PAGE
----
"name": {"name": "John Lennon", "newdata": "foo"}

So, we should probably determine what we mean by "add data". In JSON-LD,
the language is designed so that you can "add data" in a number of
different ways... but the model is still left up to the application
developer (like it is in XML).

> It's a string, so it can't be extended.

Strings (character data) can't be extended in XML either:


However, that's probably not what Jack was getting at... what he was
getting at was that you can't arbitrarily add content and preserve the
old content at the same time in JSON... except that you can, you just do
it differently with JSON. Here's one way to do it:

   "name": "John Lennon"

Here's adding content that's namespaced that preserves the old data:

   "@type": "myvocab:Musician",
   "name": "John Lennon",
   "myvocab:namePronunciation": "JH AA N    L EH N AH N"

> You'd have to create sibling tags that extend it, and then it just 
> becomes a big mess.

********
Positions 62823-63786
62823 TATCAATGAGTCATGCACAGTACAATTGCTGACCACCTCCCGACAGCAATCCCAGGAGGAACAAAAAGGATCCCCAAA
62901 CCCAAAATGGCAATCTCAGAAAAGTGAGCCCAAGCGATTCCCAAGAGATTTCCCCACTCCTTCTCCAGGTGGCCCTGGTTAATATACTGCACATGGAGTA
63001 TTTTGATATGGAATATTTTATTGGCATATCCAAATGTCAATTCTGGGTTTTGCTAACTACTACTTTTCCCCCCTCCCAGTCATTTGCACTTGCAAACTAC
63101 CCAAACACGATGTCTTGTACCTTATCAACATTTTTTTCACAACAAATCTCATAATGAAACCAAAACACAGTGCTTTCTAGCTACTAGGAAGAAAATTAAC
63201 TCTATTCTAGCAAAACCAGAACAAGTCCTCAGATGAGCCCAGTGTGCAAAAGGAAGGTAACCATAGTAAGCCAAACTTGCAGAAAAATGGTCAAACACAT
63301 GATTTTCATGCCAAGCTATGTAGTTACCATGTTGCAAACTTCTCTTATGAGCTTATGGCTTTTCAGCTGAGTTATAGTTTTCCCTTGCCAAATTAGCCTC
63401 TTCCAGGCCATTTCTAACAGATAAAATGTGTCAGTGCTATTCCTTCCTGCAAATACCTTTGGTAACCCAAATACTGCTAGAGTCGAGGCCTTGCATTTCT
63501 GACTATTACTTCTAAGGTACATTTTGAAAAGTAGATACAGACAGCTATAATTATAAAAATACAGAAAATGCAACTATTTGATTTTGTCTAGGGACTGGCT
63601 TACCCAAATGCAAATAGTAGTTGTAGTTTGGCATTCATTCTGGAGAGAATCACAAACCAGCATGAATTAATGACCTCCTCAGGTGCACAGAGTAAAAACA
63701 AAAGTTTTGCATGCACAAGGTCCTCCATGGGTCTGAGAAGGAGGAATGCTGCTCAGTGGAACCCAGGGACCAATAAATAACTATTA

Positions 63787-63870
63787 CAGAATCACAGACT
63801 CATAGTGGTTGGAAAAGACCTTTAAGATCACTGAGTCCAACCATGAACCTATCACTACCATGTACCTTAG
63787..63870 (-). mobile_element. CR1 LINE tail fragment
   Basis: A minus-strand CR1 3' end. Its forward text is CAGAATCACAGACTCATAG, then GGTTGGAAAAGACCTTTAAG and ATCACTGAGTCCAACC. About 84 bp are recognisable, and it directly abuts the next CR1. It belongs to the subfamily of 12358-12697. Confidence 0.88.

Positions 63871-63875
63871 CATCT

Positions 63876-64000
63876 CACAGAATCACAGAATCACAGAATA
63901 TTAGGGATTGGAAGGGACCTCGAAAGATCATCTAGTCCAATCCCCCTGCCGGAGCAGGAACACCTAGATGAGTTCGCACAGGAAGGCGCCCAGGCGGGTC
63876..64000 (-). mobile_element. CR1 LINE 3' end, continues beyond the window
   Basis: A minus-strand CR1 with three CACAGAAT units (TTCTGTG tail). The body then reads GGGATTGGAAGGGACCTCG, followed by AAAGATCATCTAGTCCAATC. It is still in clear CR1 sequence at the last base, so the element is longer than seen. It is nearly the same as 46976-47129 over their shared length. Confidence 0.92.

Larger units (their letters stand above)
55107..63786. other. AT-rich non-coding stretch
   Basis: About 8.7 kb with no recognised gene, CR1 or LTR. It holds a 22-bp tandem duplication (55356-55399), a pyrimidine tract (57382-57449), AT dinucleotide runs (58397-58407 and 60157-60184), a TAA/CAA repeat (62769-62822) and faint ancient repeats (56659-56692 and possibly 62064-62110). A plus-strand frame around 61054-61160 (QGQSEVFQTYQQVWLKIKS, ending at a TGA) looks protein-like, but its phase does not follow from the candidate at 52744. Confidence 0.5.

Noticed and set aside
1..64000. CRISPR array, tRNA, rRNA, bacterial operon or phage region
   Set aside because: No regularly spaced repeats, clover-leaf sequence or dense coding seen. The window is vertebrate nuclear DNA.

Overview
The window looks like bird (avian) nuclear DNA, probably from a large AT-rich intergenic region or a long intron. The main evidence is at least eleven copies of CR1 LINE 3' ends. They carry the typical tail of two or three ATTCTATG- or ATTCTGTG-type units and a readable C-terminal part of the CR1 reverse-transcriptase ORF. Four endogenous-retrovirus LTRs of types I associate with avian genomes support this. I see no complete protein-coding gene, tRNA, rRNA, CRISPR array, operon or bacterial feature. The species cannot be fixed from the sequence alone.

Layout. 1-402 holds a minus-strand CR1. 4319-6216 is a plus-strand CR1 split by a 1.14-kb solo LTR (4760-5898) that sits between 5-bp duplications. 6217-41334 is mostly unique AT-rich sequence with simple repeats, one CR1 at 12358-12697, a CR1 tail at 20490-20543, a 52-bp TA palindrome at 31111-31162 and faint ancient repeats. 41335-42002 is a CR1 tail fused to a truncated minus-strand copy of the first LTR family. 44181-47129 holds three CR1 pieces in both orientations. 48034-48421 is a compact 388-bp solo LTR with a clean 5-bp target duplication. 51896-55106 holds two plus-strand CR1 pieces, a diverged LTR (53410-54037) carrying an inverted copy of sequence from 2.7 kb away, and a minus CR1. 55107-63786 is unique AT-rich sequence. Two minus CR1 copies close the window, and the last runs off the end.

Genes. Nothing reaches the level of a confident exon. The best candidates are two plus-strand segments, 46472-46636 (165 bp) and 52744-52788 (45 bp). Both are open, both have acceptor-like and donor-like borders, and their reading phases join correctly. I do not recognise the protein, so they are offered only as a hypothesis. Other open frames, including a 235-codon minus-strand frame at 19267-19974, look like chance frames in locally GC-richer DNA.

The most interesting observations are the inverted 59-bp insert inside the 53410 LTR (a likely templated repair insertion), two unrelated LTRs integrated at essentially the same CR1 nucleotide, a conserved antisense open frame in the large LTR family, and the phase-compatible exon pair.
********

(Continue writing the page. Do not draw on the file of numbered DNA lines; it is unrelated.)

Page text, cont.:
True, that's one way to do it. It's a big mess because you don't model
data like this in JSON. Here's another way where your context would look
something like this:

      "myvocab": "http://example.org/my-vocabulary#",
        "@id": "myvocab:name",
        "@type": "myvocab:LiverpoolEnglandPronunciation"

and your data looks like this:

   "@context": "http://example.org/my-context",
   "@type": "myvocab:Musician",
   "name": "John Lennon"

That would generate these pieces of information:

?something a myvocab:Musician .
?something myvocab:name
   "John Lennon"^^myvocab:LiverpoolEnglandPronunciation .

... which is the exact same amount of information produced from the XML
model. So, there are multiple different ways to achieve the expression
of the same amount of information in the XML model.